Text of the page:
I had a success manager at some point, we’ve spoken back when I was Level 2 because they wanted to ask me a few questions for an article for Fiverr blog. Now when I think about it, I got promoted to TRS right after I was interviewed. So maybe it was an interview for the TRS as well.
I was told to “reach out anytime” but I’ve never had a reason to and now I would probably but it’s been years and I have no idea if she’s even working for the company anymore.
No one can tell you those things. That would make them responsible if those suggestions didn’t work out well. And it would make you more of an employee of theirs even though they weren’t getting compensated with money.
I’m more of the mind that I know what does and does not work for me. I really don’t need someone to say, “hey, this isn’t a really good gig.” If I feel a gig is not performing well, I know that it needs to either be deleted or discontinued until I find a gimmick that works for it. The only person that knows your business is you. They may suggest something, but the reality is, you and you alone are the sole person who knows what will and will not work.
I only mentioned Pro alongside TRS to make the point that those two levels are very similar in a sense.
Fiverr expects a lot from both levels.
That email was strictly for TRS, Pros did not receive that email.
I am both a Pro and TRS and so I can see what’s happening on the other side of the fence as well.
I don’t think that a TRS is “just a seller”. I truly believe that being a TRS means you actually do stand out and the expectations are higher. I am also faced with a huge slump in sales since late May, early June. Same as everyone. If it puts your mind at ease my SM said that the demotion metrics do not factor in volume of sales. So you can’t lose your TRS level just because there weren’t many sales for a month or more.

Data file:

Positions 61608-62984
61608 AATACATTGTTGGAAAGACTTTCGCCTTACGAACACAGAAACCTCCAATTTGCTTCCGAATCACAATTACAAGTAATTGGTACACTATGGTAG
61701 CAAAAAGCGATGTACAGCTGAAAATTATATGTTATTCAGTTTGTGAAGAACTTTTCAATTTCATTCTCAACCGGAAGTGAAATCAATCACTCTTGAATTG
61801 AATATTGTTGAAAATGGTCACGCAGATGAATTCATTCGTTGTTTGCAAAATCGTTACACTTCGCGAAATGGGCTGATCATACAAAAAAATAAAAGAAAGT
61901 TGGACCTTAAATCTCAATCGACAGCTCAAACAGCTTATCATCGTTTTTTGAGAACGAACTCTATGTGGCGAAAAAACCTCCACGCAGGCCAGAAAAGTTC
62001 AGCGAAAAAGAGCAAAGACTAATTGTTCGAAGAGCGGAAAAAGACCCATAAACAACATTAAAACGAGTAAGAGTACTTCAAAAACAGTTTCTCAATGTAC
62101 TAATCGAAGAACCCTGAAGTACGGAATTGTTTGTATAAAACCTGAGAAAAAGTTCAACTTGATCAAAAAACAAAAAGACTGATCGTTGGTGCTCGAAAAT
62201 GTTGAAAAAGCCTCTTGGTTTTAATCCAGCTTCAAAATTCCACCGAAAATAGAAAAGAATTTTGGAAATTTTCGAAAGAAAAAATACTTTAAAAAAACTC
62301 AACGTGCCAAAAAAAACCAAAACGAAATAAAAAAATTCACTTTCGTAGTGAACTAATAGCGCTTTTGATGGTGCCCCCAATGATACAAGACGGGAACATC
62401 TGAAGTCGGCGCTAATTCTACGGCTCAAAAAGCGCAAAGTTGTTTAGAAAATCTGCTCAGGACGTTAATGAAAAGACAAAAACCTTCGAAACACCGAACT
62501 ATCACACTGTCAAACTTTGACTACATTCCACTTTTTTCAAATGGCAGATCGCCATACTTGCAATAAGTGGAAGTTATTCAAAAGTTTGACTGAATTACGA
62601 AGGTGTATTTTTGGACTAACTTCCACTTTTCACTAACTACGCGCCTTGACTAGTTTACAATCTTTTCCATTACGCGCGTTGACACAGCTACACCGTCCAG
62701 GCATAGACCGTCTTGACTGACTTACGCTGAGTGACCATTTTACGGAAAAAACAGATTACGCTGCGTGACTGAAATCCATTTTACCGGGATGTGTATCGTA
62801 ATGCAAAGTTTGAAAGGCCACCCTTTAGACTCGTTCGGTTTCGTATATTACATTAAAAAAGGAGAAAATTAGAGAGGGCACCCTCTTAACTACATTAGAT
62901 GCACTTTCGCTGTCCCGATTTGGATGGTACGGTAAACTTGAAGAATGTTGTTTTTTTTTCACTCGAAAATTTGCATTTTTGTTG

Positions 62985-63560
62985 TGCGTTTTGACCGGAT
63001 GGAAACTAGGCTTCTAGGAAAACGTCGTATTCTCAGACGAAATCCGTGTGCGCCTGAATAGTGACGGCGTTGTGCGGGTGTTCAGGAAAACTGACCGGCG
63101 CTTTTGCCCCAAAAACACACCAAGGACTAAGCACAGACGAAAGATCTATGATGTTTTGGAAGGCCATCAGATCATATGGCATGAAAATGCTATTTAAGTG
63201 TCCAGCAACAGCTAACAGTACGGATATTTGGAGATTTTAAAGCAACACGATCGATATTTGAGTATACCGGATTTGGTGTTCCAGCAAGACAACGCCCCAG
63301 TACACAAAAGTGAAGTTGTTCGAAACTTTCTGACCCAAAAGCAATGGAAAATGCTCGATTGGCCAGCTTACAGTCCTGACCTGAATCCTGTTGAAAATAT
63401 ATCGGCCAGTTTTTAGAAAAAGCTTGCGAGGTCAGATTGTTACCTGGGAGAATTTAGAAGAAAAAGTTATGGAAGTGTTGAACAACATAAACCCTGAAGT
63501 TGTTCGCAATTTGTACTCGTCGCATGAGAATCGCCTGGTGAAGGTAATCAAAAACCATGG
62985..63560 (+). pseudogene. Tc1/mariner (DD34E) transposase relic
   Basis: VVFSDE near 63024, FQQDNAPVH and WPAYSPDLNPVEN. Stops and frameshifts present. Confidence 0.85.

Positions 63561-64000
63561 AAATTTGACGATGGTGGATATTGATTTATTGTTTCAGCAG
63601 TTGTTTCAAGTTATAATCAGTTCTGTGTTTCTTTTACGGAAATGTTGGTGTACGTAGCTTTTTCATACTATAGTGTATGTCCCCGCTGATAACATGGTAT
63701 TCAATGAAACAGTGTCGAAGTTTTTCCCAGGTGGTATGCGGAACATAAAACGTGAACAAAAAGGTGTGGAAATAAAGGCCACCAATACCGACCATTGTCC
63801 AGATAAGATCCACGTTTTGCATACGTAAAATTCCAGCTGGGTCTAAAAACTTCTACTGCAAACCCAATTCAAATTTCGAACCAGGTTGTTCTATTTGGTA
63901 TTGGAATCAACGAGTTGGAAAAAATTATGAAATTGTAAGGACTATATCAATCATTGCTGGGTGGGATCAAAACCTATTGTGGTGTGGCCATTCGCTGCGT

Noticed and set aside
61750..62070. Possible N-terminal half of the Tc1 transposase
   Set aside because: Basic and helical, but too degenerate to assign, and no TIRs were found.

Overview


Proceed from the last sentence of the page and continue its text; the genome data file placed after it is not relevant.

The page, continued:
From your reply I see you feel kind of frustrated towards the Pro section of the website.
Seems like your main gripe is with the name itself though and not what it actually stands for.
Would you feel differently if they called it “Super sellers” or “Premium sellers”?
They obviously named it Pro because of the shift in target audience (they were now targeting large brands and agencies) and because they knew it was a major pain point up until then (people ranting on the internet about scammers on the platform)
I am not defending Fiverr, just to clarify. Nor do I think they did everything right.
They did make lots of senior sellers here feel neglected and cast aside by promoting this new thing, this Pro section. And by naming less than 1% of the sellers Pro, what does that say for everyone else?
I keep reading people mocking the name because they feel they were automatically labeled as “amateurs”.
I understand why you may feel that way. I sometimes look like I am defending Fiverr but rest assured I am not. I do think this whole Pro launch/expansion could have been done a lot differently.
OK, first of all let me apologize if it seemed like I was saying: “this is your fault”.
Let me take another shot at this.
So basically you only focused on your key metrics, even though those were not a thing on our dashboard yet. OK I have a question: if you could go back, right before your demotion from TRS, knowing what you do now, would you have done anything differently?
I never said anything about manipulation, or being an interim CEO of their company or caring about whether or not their project will be a success.
What I meant was: lead the discussion.